30 September, 1993
I tried to make it.
I didn’t understand the directions
But you thought I knew
Now you tell me I made it wrong—
That I didn’t want to
Because you asked me to
Don’t you know
I want to please you?
But I can’t see
What is in your mind
Help me know!
But don’t ask for me—
Ask for what you want of me.
I don’t fit your plan.
“You can do anything you want to do” was the encouragement I got from my mom throughout my life. What a powerful image of support to a child! With one catch. If it didn’t come out the way she thought it should look, I obviously “didn’t want to do it” because she had asked me to. I soon learned the unfinished part of that affirmation. You can do anything you want to do as long as you do it the way I want it done.
Life became a guessing game with isolating and painful consequences for guessing wrong. I learned early that is was “my fault” if something didn’t work out. I hadn’t tried hard enough. I was being stubborn. I just didn’t care. I was obstinate, or the one said to me only two years ago, I was “always a sassy brat.”
I learned to choose relationships based on what I thought was affirmation. Somehow my unconscious mind seemed to key into people who had fixed demands that seemed to be clear cut but usually weren’t. I stumbled along having success in some places and failures in others then moving on with my family where failure to fit in was the norm.
I say I am addicted to running because it is true, I do run. But much of my running has been from me. When I have moved from something I couldn’t cope with, I have usually locked it away, like my drawing, and only opened it up when some writing topic allowed me to look at it and ask myself why I stopped drawing.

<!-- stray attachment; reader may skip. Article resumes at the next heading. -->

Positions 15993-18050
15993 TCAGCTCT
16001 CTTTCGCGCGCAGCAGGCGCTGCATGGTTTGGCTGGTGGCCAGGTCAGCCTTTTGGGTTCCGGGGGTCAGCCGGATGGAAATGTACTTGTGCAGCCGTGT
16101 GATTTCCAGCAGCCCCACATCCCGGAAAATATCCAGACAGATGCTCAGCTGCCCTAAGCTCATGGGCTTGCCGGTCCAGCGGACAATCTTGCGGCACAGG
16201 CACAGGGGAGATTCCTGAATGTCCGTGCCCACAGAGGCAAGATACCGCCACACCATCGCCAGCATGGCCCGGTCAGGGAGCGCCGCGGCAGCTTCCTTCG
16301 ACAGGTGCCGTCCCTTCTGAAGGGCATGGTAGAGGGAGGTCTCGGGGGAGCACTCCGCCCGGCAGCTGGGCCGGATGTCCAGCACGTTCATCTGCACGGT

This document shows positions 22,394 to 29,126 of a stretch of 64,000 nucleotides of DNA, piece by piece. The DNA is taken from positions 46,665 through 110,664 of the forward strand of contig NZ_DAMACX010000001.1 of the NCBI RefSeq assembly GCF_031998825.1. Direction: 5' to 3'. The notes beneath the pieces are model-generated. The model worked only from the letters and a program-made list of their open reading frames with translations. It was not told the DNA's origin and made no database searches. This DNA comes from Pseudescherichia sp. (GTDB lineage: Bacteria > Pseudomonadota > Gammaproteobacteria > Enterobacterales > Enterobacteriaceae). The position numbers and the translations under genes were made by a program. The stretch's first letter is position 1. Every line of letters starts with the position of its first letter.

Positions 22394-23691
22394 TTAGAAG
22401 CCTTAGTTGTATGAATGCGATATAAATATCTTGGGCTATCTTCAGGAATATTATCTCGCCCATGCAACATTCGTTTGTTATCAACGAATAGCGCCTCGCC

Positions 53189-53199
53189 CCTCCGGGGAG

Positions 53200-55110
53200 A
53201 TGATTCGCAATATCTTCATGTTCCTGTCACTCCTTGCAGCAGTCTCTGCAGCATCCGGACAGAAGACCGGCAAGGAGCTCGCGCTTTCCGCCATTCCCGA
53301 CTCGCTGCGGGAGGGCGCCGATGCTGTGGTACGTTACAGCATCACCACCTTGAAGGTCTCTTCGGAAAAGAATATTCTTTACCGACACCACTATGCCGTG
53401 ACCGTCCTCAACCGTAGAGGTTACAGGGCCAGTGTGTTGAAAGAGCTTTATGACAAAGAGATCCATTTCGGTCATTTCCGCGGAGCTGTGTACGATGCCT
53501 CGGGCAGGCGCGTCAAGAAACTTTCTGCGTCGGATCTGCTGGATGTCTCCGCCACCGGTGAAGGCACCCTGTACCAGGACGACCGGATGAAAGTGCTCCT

What I didn’t ask myself was why I kept going to a class where the teacher’s style created such a dicotomy between what I could see and what he was calling good drawing. Why did I keep going when the criticisms were more about not meeting his ideals instead of not being able to do the skills? Why did I stay until I reached a point of running from me?
Two years ago when I chose to show my parents my painting skill, I hardly completed the background when my mother began to tell me what the painting had to be. Okay, it was for my mom and dad, so I began to paint in what she wanted.
My flexible mind began to warm to the change, seeing how I could create something beautiful that honored my mother’s wishes.
“Stop!” my parents chimed together. “Don’t add anything more or you will ruin it.” I looked at my picture. I looked inward at what I knew it could be, and with a sigh I remembered the rule: “You can do anything you want to do as long as you do it the way I want it done.” I let the painting go, defensively painted a second with a firm but rigid idea that they couldn’t change.
The third ended up broken in the garbage when my mother started her demands again. I couldn’t do it. The artist in me was not willing to bend her vision to the will of the one I had bowed to in fear for so much of my life.
Today I made a new choice. Today, I turned to the siren’s voice in me that sweetly lurred me into staying in a negative situation. Today I turned down the volume of that voice and made a new choice. Today I quit my guitar lessons, not because I am running from me but because I allowed myself to accept the chasm between his style of teaching and the descrepancies in his comments and what I had come to learn.
I chose to accept that my goals had validity and that one teacher did not have the total say as to whether or not I could accomplish my goal. I honoured my truth even when he denied the disparaging words he said. I chose to step away from a harmful situation, give myself time to regroup, and believe that I can find a teacher who is in tune with the type of music that I am seeking to learn. I took the risk of believing in myself.
Today, I made the choice to quit my guitar lessons while I still had the desire and the drive to play. I did it with as much grace as I could but I chose to stop running from my dreams into the expectations of others.
I have the great book of Celtic tunes to dig into when I get home. My fingers are itching to play for the first time in weeks.